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Alex Arreola (center) with Chancellor Garrett, chief executive officer for the Oklahoma State System of Higher Education (left) and Dr. Kenneth Sewell, OSU Vice President for Research at the Oklahoma State Capitol.

OSU student wins 2022 Research Day at the Capitol award

Tuesday, March 29, 2022

Media Contact: Harrison Hill | Research Communications Specialist | 405-744-5827 |

During the 2022 Research Day at the Capitol event, Alex Arreola won third place in the research-intensive institution category.

Arreola was one of four students from Oklahoma State University presenting their work. Competing against 22 other students from across the state, Arreola’s poster focused on his research — discovering and characterizing new fungi found in horses' digestive systems.

"I am very happy that I was able to bring recognition to the excellent research being conducted at our institution," Arrola said. "Once I began to have discussions with legislators and the public, I found a great deal of importance in this event.

"I feel that in the scientific community, we struggle to get our messages across to the public through literature alone. Presenting at the Capitol allowed us to communicate our messages more effectively and I am very thankful to have had that opportunity."

Arreola, from Coweta, Oklahoma, conducted his research under faculty advisor Dr. Mostafa Elshahed in the Department of Microbiology and Molecular Genetics. Arreola is both an Oklahoma Louis Stokes Alliance for Minority Participation (OK-LSAMP) Scholar and a McNair Scholar.

In the future, Arreola wants to look into cancer research.

"I plan to switch gears a little and focus my efforts into biomedical research," Arreola said. "Specifically, I hope to apply my knowledge and skills in the field of cancer. Starting in the fall, I will be participating in the GPiBS program at OUHSC and begin working towards a Ph.D."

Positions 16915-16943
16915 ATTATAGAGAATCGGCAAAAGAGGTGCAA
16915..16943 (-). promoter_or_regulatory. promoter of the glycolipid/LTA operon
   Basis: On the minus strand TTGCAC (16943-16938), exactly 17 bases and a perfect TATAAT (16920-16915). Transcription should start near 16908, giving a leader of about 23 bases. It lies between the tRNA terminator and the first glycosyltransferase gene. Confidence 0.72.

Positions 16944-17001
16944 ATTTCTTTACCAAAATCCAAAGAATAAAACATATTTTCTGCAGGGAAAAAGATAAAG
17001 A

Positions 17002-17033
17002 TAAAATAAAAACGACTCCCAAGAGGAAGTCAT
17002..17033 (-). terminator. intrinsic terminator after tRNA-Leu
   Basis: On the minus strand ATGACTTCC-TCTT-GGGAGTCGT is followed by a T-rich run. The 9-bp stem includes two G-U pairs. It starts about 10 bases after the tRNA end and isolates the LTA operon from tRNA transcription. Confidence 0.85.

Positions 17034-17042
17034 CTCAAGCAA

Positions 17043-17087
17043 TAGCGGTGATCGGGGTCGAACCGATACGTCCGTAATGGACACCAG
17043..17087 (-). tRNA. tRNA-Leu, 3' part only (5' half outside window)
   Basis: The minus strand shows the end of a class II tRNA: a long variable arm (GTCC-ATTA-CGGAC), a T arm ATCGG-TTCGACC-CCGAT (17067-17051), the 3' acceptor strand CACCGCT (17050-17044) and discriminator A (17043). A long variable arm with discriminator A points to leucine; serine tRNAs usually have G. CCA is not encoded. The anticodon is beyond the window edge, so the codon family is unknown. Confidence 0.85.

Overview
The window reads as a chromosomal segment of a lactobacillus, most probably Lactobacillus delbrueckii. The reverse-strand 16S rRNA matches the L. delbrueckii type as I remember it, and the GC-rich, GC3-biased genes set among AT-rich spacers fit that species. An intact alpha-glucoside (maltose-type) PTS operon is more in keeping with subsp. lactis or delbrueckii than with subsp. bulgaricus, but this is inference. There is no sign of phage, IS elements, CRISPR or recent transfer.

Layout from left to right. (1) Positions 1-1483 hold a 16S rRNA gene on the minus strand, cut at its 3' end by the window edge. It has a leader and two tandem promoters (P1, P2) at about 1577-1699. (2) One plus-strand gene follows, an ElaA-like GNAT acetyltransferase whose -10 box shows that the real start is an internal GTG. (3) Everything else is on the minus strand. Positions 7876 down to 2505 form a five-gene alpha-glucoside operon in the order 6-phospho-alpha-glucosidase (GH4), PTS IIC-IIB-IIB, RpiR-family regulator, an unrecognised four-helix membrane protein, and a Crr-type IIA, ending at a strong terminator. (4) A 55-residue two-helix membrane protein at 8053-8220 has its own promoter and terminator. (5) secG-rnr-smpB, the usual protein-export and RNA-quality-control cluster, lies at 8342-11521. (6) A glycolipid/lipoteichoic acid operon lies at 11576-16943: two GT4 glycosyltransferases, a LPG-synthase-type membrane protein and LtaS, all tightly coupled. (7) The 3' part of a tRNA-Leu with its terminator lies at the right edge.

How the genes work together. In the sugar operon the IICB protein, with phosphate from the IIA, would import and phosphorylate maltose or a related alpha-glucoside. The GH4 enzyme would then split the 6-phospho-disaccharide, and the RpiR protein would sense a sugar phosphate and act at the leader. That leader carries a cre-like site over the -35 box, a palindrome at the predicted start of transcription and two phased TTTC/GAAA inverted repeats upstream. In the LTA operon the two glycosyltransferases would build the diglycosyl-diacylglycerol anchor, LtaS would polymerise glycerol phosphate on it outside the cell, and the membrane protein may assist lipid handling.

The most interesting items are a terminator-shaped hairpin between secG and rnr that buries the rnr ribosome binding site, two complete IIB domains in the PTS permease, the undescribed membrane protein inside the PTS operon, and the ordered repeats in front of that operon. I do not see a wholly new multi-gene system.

Research Day at the Capitol is a 27-year-old tradition sponsored by the Oklahoma National Science Foundation Established Program to Stimulate Competitive Research, Oklahoma State Regents for Higher Education and the NSF. 

After last year's competition was held via Zoom, this year marked the return of the competition to the Oklahoma Capitol.

The 2022 Research Day at the Capitol event encompasses multiple activities. On Monday, students’ posters and oral presentations were individually judged at the Science Museum Oklahoma in Oklahoma City. Students then met with legislators at the State Capitol Building and shared their research during a poster exhibit the next day.

“Our students are capable of anything, and enabling them to engage in research gives them the necessary tools for discovery,” said Latasha Tasci, coordinator of undergraduate research at OSU. “Students learn a tremendous amount through research, not only about the subject they are researching, but many other skill sets that are useful in many areas of life. It is the ultimate learning experience.”

The research being done by these undergraduates — and others — across OSU campuses is vital.

“As a land-grant institution, research is an integral part of OSU's mission,” Tasci said. “Including undergraduates in research demonstrates how seriously OSU takes that mission.”

The Research Day at the Capitol is a unique chance to highlight the important work being done at OSU.

“Events like Research Day at the Capitol reinforce to our state leaders — and to the public — that research elevates our entire state. And our great students achieve at levels on par with anything the Ivy League would have to offer,” said Dr. Kenneth Sewell, vice president for research. “These are the leaders who can support research in higher education, both through funding and by helping Oklahomans understand how our state's research community elevates our economy and our standard of living.”

For Tasci, seeing OSU students present their work at the event is inspiring.

“It makes me so proud! The skills they have garnered in a few short years are incredible, and I am so glad they are able to share their hard work,” Tasci said. “You never know the impact this work could have on someone else, or the connections that can be made, especially at the State Capitol. 

“It's inspiring to see undergraduates in the research realm, and exciting to think about what is next for these scholars.”

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